DAISY Award honorees personify Children’s Hospitals and Clinics of Minnesota’s remarkable patient experiences. These nurses consistently demonstrate excellence through their extraordinary compassionate care and clinical expertise, and they are recognized as outstanding role models in our nursing community.

What is The DAISY Award?

The DAISY Award is a nationwide program that rewards and celebrates the compassionate care and extraordinary clinical skill given by nurses every day. Children’s is proud to be a DAISY Award Hospital Partner, recognizing one of our nurses with this special honor every month.

How To Nominate An Extraordinary Nurse

Patients, visitors, nurses, physicians, and employees may nominate a deserving nurse by completing the DAISY Award Nomination form. The Professional Development Council reviews nominations and selects award winners.

DAISY Award Nomination Form

DAISY Award Criteria

DAISY Award recipients exemplify the kind of nurse that our patients, their families, and our staff recognize as an outstanding role model. She/he consistently meets the following criteria:

  • Compassionate care in alignment with Children’s nursing values:
  • Excellence
    • Innovation
    • Stewardship
    • Integrity
  • Demonstrates partnerships of mutual respect, caring, and collaboration among families and colleagues as exemplified by Children’s Service Standards
  • Provides care that is family-centered, holistic, developmentally appropriate, and culturally sensitive to create an extraordinary experience

The DAISY Award Honoree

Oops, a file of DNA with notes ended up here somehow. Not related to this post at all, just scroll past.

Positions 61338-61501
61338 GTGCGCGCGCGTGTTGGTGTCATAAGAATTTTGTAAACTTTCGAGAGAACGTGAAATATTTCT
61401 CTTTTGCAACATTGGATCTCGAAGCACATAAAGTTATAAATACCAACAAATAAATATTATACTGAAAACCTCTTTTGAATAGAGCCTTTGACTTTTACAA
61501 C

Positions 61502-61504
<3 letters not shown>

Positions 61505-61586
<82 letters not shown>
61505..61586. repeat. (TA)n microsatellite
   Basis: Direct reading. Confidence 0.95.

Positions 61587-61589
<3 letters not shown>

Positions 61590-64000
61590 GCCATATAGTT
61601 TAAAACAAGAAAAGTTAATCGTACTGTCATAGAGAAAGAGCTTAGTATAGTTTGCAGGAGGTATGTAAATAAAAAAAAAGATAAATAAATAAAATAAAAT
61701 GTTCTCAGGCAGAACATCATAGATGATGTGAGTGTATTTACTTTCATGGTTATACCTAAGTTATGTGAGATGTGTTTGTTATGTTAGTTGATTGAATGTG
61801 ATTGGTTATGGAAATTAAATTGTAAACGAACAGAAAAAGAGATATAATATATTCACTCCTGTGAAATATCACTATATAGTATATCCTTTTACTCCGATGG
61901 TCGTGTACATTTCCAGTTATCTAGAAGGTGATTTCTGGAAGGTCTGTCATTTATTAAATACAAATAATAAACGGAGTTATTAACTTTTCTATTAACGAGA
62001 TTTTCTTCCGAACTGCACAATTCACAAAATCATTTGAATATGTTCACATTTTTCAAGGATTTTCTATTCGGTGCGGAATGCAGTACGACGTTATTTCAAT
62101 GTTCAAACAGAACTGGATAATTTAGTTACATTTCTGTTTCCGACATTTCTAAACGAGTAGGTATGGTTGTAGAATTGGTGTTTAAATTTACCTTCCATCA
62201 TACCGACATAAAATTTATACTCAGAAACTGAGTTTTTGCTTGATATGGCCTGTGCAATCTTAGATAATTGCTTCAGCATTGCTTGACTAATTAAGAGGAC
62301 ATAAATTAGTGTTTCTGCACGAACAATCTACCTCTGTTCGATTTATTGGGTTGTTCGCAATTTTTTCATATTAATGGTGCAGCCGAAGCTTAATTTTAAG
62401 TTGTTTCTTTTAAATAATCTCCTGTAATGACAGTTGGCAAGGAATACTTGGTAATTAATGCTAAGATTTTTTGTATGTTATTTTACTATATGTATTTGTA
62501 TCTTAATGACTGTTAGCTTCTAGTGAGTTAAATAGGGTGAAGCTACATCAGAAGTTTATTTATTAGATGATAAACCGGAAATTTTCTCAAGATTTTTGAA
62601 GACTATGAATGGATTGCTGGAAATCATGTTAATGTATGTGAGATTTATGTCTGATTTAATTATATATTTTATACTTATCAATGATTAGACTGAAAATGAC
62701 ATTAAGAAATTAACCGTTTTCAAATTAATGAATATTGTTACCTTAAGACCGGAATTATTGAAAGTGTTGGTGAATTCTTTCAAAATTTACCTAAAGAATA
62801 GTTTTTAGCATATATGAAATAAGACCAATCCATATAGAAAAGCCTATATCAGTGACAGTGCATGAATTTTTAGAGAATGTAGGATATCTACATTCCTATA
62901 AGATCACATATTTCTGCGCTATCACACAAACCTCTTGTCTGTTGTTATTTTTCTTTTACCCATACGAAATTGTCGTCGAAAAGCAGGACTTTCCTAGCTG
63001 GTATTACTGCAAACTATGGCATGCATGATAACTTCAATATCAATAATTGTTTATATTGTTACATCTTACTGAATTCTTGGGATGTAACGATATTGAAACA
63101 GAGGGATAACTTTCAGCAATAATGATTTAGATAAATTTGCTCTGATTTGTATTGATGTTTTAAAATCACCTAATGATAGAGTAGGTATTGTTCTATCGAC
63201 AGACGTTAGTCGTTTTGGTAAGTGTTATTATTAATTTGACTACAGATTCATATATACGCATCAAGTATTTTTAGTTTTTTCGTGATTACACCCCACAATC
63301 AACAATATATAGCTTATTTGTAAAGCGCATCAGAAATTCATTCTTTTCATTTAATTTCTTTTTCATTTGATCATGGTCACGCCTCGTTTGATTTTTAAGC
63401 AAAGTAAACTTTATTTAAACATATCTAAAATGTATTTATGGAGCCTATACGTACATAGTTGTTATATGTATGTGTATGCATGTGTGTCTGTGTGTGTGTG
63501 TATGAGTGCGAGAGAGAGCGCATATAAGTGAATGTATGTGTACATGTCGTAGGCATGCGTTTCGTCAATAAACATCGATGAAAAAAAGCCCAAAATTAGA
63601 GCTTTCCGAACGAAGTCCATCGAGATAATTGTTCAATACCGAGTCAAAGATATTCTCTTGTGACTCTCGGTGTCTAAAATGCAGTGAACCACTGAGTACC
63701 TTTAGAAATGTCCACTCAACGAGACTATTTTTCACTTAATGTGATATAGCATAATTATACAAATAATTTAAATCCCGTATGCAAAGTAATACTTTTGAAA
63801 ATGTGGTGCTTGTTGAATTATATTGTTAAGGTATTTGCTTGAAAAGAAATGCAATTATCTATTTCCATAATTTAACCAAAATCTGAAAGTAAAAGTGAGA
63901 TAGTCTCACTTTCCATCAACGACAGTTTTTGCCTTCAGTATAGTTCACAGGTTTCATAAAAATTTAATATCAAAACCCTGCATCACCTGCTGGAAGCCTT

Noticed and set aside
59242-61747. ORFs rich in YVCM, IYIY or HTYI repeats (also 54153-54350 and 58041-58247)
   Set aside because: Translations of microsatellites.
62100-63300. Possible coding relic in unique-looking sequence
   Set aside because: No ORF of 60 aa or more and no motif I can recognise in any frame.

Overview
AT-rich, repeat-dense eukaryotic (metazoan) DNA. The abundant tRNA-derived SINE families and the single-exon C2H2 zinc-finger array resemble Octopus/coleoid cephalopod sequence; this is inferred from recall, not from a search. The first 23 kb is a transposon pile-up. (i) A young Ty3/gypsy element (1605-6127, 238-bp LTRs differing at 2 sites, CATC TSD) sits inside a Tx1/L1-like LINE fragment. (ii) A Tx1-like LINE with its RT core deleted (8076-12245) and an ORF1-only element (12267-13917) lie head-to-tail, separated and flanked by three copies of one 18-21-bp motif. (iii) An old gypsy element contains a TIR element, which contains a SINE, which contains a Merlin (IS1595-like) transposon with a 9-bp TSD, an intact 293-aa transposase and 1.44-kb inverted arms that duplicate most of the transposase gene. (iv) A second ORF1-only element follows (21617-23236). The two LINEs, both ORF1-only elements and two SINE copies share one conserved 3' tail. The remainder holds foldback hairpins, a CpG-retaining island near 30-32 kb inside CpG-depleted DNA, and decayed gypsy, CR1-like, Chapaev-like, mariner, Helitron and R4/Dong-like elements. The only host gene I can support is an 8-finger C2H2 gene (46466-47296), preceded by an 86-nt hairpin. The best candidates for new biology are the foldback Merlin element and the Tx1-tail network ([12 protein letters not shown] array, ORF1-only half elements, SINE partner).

Each DAISY Award Honoree will be recognized at a public ceremony in her/his patient care area and will receive:

  • a beautiful certificate
    • DAISY Award pin
    • a hand-carved stone sculpture entitled A Healer’s Touch

Additionally, staff in the unit will celebrate with Cinnabon® cinnamon rolls – a favorite of Patrick’s during his illness.

About The DAISY Foundation

The DAISY Foundation was established in 2000 by the family of J. Patrick Barnes who died of complications of the auto-immune disease Idiopathic Thrombocytopenia Purpura (ITP) at the age of 33. (DAISY is an acronym for diseases attacking the immune system.) During Pat’s 8 week hospitalization, his family was awestruck by the care and compassion his nurses provided not only to Pat but to everyone in his family. So one of the goals they set in creating a Foundation in Pat’s memory was to recognize extraordinary nurses everywhere who make an enormous difference in the lives of so many people by the super-human work they do everyday.

To find out more about the program, including the growing list of Hospital Partners, please go to www.daisyfoundation.org.